Global Economic & Markets Factbook, October 2016: Key Takeaways
Concerns are rising over the future growth potential of a world economy suffering from high debt, political angst in advanced economies as middle class expectations are revised down, and with fiscal and monetary policy running out of space to manoeuver.
Regarding the short-term outlook, US GDP is expected to accelerate slightly following a disappointing first half, while modest fiscal easing should support activity in Japan. Euro area growth remains moderate, while, in the UK, the consequences of the “Brexit” vote appears less severe than expected. In China, the gradual transition of the economy continues, albeit rapid growth of private sector debt and the housing market boom pose risks.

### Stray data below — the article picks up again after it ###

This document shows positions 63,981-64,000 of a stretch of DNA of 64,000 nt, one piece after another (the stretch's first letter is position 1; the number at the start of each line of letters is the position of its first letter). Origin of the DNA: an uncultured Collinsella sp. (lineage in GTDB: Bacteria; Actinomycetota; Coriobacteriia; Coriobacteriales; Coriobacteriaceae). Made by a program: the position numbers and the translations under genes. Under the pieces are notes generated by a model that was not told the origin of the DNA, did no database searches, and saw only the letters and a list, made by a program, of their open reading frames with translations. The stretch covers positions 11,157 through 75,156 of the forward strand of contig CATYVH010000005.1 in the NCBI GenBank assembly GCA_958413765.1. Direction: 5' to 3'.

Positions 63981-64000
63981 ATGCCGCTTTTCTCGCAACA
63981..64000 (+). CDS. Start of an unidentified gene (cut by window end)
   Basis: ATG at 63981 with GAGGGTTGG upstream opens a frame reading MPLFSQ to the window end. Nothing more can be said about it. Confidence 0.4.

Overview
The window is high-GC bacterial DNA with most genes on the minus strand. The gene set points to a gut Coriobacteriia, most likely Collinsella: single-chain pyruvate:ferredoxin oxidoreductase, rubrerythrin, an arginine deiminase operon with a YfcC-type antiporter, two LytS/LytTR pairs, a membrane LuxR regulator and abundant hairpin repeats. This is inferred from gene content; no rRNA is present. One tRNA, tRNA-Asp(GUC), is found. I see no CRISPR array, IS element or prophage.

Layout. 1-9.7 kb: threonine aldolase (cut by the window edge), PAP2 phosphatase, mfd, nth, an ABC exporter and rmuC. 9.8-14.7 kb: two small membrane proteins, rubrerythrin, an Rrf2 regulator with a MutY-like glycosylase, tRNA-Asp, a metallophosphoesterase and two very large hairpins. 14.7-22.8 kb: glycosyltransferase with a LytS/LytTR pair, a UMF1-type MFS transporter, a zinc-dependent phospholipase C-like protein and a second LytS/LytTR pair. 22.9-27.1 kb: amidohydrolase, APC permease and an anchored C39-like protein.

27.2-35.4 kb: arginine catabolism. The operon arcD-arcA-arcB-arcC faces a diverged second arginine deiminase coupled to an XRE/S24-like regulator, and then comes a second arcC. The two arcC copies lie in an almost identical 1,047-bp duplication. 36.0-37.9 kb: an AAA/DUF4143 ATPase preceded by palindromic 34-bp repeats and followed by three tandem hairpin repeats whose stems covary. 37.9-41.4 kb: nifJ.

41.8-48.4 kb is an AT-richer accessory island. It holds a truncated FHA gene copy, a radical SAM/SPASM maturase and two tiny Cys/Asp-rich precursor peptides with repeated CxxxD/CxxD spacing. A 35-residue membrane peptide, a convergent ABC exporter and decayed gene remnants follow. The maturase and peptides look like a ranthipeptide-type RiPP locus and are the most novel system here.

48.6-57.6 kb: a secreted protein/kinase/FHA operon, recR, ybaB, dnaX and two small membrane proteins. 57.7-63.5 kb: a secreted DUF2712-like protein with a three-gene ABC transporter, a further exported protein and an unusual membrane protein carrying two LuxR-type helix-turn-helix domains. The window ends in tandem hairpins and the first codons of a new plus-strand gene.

Monetary policy appears at a crossroads. The Bank of Japan shifted its focus to yield-curve targeting and the ECB is ready to expand its asset purchases, probably by end-year. Economic data would need to deteriorate significantly for the Bank of England to cut its policy rate further. On the other hand, the Fed will likely increase rates in December, barring a significant deterioration in high-frequency indicators.
Political uncertainty remains, with the US Presidential elections the main focus. The Clinton candidacy appears to be gaining the upper hand. The fragile European recovery could be derailed by the Italian referendum on Senate reform, the elections in France and Germany, as well as “Hard-Brexit” negotiations.
In this environment, equities remain vulnerable, as their valuations are on the high side. We remain cautious regarding Government bonds, as nominal yields are expected to increase, albeit from an exceptionally low base, due to Fed tightening and increasing inflation. Corporate bonds, particularly in Europe, still offer value as the ECB and BoE purchase programme may lead to spread tightening, albeit higher yields on core government bonds could threaten the positive credit performance.